In Missouri, the American Heart Association is looking at a current statute to improve access to automated external defibrillators there so that more lives can be saved. The American Heart Association is also challenging all Metro East residents to learn how to perform CPR on someone who suddenly collapses and stops breathing normally, and is encouraging businesses, public sites and other entities to consider implementing programs making automated external defibrillators and trained rescuers available to administer a potentially lifesaving electric shock to the heart.

Collinsville High School is off to a great start, according to Dietl. The school trained 500 students in CPR last year and plans to train 500 more this year. They have also trained more than 380 staff members and 38 coaches, he said.

[to top of second column]

Sudden cardiac arrest is most often caused by an irregular heart rhythm called ventricular fibrillation. This irregular rhythm causes the heart's electrical impulses to become chaotic, causing the victim to collapse and stop breathing normally. Unless a normal heart rhythm is restored, death will follow in a matter of minutes. In fact, the American Heart Association estimates that for every minute without defibrillation, a person's chances of survival decrease by 7 percent to 10 percent.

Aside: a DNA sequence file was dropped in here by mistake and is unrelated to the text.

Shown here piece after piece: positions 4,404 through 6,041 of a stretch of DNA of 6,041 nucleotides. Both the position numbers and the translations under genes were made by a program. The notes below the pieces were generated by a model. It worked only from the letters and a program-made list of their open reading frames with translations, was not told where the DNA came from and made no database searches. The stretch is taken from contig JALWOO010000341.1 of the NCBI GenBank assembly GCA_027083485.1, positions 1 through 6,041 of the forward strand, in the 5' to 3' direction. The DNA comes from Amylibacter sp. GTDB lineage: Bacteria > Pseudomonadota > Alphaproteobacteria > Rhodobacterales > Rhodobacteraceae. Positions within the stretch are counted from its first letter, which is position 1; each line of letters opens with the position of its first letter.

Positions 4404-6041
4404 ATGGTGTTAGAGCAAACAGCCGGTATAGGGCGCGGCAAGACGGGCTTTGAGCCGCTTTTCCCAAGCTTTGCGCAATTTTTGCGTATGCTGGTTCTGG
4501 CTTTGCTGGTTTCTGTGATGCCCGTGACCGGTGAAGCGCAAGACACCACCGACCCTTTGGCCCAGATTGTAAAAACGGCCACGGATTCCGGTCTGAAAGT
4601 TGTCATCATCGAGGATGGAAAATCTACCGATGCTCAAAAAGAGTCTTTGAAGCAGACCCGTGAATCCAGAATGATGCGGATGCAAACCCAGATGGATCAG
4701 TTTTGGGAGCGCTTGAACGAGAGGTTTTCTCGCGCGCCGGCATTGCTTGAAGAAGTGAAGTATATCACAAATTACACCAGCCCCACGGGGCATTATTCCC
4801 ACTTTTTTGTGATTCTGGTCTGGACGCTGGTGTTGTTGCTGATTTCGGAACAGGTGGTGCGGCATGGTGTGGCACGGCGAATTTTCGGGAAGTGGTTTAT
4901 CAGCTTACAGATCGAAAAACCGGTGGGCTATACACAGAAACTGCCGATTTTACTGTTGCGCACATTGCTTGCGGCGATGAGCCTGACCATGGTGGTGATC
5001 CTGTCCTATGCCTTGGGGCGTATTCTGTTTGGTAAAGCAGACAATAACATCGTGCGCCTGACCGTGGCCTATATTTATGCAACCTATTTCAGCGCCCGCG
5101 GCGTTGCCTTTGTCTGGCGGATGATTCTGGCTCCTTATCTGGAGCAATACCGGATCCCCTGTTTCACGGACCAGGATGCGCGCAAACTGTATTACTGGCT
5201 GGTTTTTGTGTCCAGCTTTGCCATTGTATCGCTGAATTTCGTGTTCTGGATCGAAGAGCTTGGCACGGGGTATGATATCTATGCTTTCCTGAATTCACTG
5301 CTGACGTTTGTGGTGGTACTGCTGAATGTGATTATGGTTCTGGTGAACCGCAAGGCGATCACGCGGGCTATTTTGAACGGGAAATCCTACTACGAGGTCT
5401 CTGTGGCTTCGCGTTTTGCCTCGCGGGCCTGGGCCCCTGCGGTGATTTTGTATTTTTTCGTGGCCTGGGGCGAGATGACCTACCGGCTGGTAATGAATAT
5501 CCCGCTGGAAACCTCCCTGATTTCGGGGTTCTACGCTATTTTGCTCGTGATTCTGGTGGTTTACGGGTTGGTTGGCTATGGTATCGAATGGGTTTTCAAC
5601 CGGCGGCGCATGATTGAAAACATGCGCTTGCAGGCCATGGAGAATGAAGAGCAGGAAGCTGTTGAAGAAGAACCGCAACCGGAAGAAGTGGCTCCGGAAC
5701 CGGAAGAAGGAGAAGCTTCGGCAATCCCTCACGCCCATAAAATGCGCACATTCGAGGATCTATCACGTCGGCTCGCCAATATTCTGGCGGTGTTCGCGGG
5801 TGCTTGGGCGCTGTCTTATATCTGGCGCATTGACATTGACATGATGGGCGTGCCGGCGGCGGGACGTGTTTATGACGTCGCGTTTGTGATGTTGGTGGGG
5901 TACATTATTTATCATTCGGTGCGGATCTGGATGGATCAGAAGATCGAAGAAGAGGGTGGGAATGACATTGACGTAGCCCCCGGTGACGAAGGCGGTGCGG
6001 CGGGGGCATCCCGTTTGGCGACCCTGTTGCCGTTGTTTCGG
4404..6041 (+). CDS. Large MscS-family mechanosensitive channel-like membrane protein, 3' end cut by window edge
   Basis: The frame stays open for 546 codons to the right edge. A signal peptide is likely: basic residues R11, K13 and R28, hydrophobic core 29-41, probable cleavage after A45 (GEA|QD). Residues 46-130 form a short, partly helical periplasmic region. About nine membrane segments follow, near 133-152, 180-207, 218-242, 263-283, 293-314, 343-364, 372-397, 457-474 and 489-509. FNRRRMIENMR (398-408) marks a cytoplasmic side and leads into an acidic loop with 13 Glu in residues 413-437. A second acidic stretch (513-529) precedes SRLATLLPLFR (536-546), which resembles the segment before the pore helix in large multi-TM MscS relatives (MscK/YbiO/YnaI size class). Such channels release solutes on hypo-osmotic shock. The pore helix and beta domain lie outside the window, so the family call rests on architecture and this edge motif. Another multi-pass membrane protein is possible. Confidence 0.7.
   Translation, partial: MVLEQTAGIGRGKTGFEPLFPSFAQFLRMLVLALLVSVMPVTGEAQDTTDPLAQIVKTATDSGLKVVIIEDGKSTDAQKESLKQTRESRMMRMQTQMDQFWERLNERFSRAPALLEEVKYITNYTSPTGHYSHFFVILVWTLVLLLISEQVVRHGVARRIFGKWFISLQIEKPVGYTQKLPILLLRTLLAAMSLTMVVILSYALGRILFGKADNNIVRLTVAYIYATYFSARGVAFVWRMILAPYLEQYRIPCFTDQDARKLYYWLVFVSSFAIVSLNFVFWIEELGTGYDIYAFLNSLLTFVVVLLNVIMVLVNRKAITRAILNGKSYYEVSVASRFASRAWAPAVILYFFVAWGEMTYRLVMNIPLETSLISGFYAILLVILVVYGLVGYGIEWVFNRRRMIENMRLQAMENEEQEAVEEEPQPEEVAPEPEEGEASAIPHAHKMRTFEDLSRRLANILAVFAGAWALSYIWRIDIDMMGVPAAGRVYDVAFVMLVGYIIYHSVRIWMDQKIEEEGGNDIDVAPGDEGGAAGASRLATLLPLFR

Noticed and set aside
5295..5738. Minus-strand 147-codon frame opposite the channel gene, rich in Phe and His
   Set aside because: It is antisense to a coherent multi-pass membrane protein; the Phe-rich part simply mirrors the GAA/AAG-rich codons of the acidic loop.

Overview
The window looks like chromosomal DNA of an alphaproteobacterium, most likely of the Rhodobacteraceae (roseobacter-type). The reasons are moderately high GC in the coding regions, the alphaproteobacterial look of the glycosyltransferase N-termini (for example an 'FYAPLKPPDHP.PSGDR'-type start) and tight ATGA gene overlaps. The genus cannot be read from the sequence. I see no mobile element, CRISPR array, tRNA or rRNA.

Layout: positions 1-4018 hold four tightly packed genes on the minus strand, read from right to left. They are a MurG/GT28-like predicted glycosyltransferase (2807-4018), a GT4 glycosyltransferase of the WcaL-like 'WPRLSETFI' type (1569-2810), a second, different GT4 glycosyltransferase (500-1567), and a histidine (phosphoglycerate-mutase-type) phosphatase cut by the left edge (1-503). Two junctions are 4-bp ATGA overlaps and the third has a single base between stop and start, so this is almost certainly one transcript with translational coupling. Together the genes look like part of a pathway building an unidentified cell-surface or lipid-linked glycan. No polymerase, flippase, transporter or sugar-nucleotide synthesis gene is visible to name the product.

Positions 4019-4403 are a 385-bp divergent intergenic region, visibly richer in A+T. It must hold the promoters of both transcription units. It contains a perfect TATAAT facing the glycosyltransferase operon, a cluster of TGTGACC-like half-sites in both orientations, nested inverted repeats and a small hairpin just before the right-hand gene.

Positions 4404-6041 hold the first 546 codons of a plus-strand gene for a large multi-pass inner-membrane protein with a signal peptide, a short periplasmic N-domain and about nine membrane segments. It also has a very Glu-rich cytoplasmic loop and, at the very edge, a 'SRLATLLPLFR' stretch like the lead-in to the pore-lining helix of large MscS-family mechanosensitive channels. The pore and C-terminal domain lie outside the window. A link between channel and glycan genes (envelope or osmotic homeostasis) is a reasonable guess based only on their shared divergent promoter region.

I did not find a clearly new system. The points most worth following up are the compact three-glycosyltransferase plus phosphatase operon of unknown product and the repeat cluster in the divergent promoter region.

Each year, more than 310,000 people across the country die from coronary heart disease before reaching a hospital or in an emergency room. Most of those deaths result from sudden cardiac arrest, and 75 percent to 80 percent occur at home. When the arrest occurs outside the hospital setting, most victims die because CPR and defibrillation were not provided or were provided too late. Less than a third of sudden cardiac arrest victims receive CPR when they need it. Effective CPR can help make the difference between life and death, buying valuable time and increasing the likelihood that the victim can successfully be defibrillated by an electric shock.


The American Heart Association provides a full range of training and information to help people learn to perform effective CPR. Family & Friends CPR Anytime is a training program that can be used at home by multiple family members. Infant CPR Anytime is a similar self-directed program with instruction on performing CPR on an infant (12 months or younger). For additional information, visit, or call 1-877-AHA-4CPR.


About the American Heart Association

Founded in 1924, the AHA is the nation's oldest and largest voluntary health organization dedicated to building healthier lives, free of heart disease and stroke. To help prevent, treat and defeat these diseases -- America's No. 1 and No. 3 killers -- the association funds cutting-edge research, conducts lifesaving public and professional educational programs, and advocates to protect public health. To learn more or join the association in helping all Americans, call 1-800-AHA-USA1 or visit

[Text from file received from American Heart Association, Midwest Affiliate]

Previous related article


< Top Stories index

Back to top


News | Sports | Business | Rural Review | Teaching and Learning | Home and Family | Tourism | Obituaries

Community | Perspectives | Law and Courts | Leisure Time | Spiritual Life | Health and Fitness | Teen Scene
Calendar | Letters to the Editor